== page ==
name, “ I am too much tired to go upon the road, the bleating of sheep and any farther; you must go home without lambs, and the barking of dogs. 'One me:" and exclaimed, “ Lord have mercy day she overheard a conversation between upon me! what will become of me?" two gipsies, relative to an ass they had The ground on which she sat was upon a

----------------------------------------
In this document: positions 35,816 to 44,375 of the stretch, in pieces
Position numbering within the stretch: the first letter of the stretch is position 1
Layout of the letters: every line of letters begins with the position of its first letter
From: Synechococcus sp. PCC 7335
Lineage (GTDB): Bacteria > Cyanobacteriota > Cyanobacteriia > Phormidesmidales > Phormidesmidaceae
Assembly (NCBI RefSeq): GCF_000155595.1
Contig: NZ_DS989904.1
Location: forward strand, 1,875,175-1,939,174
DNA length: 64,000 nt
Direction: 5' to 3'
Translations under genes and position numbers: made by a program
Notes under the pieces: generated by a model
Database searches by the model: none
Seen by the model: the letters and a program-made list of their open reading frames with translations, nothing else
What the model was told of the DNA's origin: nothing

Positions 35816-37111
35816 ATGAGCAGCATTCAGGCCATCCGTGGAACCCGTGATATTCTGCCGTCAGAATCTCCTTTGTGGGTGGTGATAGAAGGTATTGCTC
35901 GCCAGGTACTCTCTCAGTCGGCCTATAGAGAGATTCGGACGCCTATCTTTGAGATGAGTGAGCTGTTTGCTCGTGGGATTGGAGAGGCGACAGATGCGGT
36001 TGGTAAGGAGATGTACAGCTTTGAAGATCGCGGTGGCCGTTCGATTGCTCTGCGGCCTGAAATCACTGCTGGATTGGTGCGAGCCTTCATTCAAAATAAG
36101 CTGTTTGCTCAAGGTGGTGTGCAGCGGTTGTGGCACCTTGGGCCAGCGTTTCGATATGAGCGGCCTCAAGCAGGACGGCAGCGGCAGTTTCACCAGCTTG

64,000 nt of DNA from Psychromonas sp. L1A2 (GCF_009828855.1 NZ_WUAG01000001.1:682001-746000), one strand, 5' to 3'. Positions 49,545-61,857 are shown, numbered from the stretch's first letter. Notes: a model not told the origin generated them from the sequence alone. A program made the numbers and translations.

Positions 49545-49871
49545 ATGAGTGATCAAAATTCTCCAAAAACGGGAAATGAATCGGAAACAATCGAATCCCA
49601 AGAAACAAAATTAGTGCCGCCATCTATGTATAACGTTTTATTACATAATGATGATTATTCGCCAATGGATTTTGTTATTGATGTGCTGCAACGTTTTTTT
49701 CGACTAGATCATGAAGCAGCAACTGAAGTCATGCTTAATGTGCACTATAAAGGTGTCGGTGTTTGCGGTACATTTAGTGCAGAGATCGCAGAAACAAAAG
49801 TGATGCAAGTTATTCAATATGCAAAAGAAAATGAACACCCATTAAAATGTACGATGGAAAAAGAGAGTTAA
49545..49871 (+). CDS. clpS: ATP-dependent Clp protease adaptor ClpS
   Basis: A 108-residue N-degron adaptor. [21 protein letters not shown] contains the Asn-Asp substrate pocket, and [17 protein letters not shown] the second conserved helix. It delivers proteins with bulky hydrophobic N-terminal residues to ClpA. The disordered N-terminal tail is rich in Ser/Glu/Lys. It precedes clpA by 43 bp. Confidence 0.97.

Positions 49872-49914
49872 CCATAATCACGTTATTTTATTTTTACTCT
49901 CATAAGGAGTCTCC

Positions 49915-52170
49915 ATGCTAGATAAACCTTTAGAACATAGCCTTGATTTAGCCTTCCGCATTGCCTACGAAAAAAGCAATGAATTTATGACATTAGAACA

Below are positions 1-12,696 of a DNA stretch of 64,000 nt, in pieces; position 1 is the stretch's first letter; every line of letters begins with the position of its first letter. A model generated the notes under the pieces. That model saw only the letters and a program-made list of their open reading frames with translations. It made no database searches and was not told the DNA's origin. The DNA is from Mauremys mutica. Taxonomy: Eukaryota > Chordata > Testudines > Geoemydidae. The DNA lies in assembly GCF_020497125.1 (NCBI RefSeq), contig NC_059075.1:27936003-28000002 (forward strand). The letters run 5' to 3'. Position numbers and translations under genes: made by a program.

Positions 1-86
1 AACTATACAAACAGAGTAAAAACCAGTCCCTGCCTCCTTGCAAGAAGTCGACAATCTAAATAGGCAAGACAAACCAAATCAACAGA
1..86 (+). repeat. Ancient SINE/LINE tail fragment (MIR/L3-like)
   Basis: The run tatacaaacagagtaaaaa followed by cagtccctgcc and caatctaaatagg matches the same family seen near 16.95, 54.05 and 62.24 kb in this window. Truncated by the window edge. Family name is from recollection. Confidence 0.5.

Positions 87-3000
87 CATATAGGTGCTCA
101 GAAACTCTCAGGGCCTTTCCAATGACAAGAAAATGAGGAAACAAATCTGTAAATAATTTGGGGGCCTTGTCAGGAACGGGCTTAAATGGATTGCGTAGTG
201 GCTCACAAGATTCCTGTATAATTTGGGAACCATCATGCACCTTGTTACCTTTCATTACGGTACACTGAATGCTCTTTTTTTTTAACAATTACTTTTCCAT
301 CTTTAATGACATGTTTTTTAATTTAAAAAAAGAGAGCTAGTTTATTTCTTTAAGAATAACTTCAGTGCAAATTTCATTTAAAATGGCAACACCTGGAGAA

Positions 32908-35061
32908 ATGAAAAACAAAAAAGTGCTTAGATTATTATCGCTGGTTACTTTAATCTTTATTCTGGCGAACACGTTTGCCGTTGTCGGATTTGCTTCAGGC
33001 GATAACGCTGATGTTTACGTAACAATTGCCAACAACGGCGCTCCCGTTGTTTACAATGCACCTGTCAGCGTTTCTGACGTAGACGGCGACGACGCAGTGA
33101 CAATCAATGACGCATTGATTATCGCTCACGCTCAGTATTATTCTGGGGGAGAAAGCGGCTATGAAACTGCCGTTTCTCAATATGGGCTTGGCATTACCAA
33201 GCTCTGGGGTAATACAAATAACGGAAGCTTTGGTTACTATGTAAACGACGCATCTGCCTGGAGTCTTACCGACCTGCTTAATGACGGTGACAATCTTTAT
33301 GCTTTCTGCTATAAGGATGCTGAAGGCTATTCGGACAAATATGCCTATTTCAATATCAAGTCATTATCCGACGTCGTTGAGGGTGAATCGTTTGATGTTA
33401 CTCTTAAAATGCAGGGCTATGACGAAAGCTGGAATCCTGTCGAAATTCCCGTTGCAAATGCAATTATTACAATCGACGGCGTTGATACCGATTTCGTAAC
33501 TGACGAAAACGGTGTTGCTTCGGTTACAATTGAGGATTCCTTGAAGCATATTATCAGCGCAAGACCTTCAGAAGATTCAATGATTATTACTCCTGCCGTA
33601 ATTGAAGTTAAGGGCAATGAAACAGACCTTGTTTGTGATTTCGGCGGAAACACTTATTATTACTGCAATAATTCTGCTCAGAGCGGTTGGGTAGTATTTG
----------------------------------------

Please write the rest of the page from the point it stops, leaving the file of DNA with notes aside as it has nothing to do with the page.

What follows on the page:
lost. She recollected having pulled out evel with the common field, close under her snuff-box, and taken two pinches of the thicket on the south-west. She well snuff, but felt so little gratification from knew its situation, and its distance from it, that she never repeated it. Possibly, her own house. There was then only a the cold might have so far blunted her small quantity of snow drifted near her; powers of sensation, that the snuff no but it accumulated so rapidly, that when longer retained its stimulus. Finding her